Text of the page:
Terrorism charges against Toronto man 'ridiculous': lawyer
The lawyer for a Toronto man accused of planning a trip to Somalia to join a group linked to al-Qaida says his client had no intention of becoming a member of al-Shabaab and was set up by a man who tried to befriend him.
Mohamed Hersi, 25, was arrested last month at Toronto's Pearson International Airport. Police allege he planned to travel to Somalia via London and Cairo to join al-Shabaab, a group Canada has labelled as a terrorist organization.
But Anser Farooq said Wednesday his client was travelling to Egypt to take Arabic language courses, and that his mother was considering moving there.
"He didn't have a ticket to Somalia," Farooq said Wednesday after Hersi's appearance at a bail hearing.
Hersi has been charged with attempting to participate in terrorist activity and providing counsel to a person to participate in terrorist activity. The bail hearing was put over until April 20 to give the Crown time to produce audio tapes.
"This is a ridiculous charge as far as we're concerned," Farooq said outside the court.
The tapes allegedly involve conversations between Hersi and a man whom Farooq says befriended Hersi and bought him dinners and tickets to basketball games.
Farooq suggested the man provided his client with a particular magazine, and then coaxed him into making statements that were then misconstrued through "cutting and pasting dialogues over time."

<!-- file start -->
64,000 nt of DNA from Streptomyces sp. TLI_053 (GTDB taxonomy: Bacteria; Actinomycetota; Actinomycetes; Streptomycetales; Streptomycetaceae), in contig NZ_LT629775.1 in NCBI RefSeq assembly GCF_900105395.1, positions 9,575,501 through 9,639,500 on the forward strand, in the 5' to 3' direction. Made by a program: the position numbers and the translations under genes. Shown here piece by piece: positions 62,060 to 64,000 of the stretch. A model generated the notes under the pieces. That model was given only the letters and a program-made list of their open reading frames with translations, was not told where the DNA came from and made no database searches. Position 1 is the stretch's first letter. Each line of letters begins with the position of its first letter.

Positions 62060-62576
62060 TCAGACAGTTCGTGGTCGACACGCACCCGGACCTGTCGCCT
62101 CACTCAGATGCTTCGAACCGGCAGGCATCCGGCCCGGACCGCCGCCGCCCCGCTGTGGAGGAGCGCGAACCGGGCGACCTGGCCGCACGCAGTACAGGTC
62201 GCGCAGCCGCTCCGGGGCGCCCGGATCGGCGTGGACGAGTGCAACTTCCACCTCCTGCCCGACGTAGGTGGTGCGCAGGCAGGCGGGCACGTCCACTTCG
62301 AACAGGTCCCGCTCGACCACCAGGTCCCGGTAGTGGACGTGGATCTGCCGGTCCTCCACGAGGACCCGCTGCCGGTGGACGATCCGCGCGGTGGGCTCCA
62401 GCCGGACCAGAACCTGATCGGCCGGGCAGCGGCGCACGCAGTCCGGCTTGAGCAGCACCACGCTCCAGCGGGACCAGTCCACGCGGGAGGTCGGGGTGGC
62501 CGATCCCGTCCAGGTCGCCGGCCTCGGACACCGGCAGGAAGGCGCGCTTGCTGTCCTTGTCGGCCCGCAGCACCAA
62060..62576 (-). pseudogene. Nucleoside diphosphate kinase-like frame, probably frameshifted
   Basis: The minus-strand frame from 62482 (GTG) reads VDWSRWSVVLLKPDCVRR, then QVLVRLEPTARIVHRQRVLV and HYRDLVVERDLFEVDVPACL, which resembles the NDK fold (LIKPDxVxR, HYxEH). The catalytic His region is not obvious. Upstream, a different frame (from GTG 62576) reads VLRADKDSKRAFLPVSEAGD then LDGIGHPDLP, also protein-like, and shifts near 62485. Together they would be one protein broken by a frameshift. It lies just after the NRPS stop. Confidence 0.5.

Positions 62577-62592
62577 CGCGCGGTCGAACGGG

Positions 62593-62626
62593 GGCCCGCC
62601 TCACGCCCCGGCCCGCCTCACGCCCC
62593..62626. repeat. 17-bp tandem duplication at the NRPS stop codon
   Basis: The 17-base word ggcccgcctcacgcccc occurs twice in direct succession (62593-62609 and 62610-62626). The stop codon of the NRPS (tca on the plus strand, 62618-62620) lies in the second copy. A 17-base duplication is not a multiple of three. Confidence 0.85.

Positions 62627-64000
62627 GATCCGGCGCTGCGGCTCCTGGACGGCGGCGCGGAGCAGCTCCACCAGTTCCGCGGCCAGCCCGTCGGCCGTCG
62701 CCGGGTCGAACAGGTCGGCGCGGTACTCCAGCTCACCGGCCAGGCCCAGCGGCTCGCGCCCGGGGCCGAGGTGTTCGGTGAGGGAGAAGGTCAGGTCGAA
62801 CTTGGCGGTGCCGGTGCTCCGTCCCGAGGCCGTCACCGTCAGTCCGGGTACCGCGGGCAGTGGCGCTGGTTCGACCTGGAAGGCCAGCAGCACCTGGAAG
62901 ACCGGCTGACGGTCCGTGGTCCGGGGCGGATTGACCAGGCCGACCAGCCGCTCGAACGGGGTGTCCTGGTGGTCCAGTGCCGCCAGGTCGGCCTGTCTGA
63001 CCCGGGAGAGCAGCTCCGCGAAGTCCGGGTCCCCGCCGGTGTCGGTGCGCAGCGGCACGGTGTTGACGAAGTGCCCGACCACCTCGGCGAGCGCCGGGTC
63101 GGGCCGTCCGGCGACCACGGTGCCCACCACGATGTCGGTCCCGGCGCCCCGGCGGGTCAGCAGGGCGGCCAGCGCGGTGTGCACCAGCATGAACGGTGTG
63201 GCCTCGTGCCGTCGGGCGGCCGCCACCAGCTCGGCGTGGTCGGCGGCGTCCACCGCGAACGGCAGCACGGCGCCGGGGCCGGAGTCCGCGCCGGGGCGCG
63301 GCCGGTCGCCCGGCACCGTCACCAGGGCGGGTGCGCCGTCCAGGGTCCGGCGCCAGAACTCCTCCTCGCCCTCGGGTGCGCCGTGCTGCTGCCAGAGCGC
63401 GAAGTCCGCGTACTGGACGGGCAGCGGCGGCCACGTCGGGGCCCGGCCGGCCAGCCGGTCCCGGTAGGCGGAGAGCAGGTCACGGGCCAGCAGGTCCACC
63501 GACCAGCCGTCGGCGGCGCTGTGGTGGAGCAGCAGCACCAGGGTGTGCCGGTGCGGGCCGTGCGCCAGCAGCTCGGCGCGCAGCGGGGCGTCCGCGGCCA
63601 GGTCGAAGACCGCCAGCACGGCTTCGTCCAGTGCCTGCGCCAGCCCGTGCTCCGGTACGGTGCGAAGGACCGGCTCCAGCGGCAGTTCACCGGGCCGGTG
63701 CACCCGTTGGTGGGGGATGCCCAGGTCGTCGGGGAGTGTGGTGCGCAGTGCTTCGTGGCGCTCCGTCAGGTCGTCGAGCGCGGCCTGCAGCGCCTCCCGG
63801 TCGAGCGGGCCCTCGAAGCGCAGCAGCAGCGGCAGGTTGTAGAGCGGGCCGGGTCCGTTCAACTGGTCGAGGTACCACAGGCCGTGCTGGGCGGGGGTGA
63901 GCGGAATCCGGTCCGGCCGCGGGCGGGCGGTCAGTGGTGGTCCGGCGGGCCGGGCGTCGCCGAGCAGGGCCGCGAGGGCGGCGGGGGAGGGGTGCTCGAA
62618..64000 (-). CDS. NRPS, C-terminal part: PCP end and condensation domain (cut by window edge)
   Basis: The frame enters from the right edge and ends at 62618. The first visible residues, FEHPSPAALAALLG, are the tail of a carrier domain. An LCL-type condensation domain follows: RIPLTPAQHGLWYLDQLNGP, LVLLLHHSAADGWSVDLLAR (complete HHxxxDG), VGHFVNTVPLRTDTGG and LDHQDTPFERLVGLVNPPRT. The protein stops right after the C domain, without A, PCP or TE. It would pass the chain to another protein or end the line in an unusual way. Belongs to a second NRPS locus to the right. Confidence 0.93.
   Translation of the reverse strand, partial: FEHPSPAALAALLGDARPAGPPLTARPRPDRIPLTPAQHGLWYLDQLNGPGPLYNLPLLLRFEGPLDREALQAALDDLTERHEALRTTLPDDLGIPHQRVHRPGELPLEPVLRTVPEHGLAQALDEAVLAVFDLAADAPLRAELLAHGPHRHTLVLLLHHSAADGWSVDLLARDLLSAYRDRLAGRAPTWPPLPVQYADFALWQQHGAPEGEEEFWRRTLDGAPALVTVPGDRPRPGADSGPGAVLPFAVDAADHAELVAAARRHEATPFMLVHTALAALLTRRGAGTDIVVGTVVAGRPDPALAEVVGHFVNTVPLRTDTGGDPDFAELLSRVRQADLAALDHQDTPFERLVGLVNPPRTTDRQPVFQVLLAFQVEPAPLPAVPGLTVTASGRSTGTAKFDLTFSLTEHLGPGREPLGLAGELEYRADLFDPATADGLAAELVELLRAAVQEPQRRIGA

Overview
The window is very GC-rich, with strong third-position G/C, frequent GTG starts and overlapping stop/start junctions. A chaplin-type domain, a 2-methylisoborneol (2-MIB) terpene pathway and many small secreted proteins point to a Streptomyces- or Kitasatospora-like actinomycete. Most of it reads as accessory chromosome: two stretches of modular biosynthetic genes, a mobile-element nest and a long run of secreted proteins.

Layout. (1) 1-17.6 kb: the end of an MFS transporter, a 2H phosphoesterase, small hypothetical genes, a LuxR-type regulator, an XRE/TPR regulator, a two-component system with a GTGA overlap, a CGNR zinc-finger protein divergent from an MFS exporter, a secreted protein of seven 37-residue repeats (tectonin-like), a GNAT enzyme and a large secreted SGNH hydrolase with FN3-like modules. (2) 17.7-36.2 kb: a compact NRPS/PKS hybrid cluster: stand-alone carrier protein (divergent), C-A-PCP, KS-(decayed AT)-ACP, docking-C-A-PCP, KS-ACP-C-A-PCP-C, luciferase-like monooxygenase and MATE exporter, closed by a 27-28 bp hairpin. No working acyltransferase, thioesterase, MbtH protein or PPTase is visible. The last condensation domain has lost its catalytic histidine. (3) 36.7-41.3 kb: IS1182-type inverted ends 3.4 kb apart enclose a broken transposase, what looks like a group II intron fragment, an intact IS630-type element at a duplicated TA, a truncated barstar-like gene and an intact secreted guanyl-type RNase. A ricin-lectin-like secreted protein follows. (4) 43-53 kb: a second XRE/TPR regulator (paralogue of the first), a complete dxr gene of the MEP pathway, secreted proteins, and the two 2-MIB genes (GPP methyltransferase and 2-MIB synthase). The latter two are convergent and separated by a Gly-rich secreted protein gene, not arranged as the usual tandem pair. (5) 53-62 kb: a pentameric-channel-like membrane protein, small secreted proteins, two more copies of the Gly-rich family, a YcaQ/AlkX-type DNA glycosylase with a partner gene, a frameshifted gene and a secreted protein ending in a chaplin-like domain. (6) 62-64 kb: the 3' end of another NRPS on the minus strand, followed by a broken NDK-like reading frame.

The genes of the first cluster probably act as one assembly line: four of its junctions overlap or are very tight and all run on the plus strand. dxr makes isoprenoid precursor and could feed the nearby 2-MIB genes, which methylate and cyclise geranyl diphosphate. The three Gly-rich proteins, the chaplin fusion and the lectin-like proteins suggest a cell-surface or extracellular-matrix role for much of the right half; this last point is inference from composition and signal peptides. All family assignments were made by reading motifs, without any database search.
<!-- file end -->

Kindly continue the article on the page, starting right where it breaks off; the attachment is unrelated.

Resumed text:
"I'm not suggesting it. It is the case," he said. "Innocent conversations can be twisted around."
Farooq said he doesn't know much else about the man or how he is involved in the case.
"If [the Crown] has got these conversations, then produce it," Farooq said.
Police have revealed little about Hersi, but say he is a Canadian citizen who quit his job in preparation for the trip.
Hersi, who wore a black NASCAR bomber jacket over a grey hoodie sweater and blue jeans Wednesday, is the first Canadian arrested on charges related to al-Shabaab, which is an al-Qaida-linked militant group trying to overthrow Somalia's transitional government.
The RCMP, speaking generally about al-Shabaab, suspects several young Canadians have gone to Somalia to join the group in recent years, but RCMP Sgt. Marc LaPorte said it's unclear how many.
"Some of them are reported to us, some of them are reported to the police, some of them are not reported missing, it's a very vague thing," he said in a recent interview. "If there is indication that they went off to join al-Shabaab or another extremist group, then it would be an ongoing investigation and we wouldn't discuss it until we know more information or we laid criminal charges."
Al-Shabaab — which means "the youth" in Arabic — embraces an extremist form of Islam similar to the conservative brand practised by Afghanistan's Taliban. Its fighters number several thousand.
Canada listed the Somali group as a terrorist organization last year, citing youth recruitment as one reason.
That same month, Mohammed Elmi Ibrahim, a former University of Toronto student who went missing in 2008, was killed in Somalia after joining the group.
Six Muslim men who attended a Toronto mosque went missing in 2009 and are believed to have joined as well.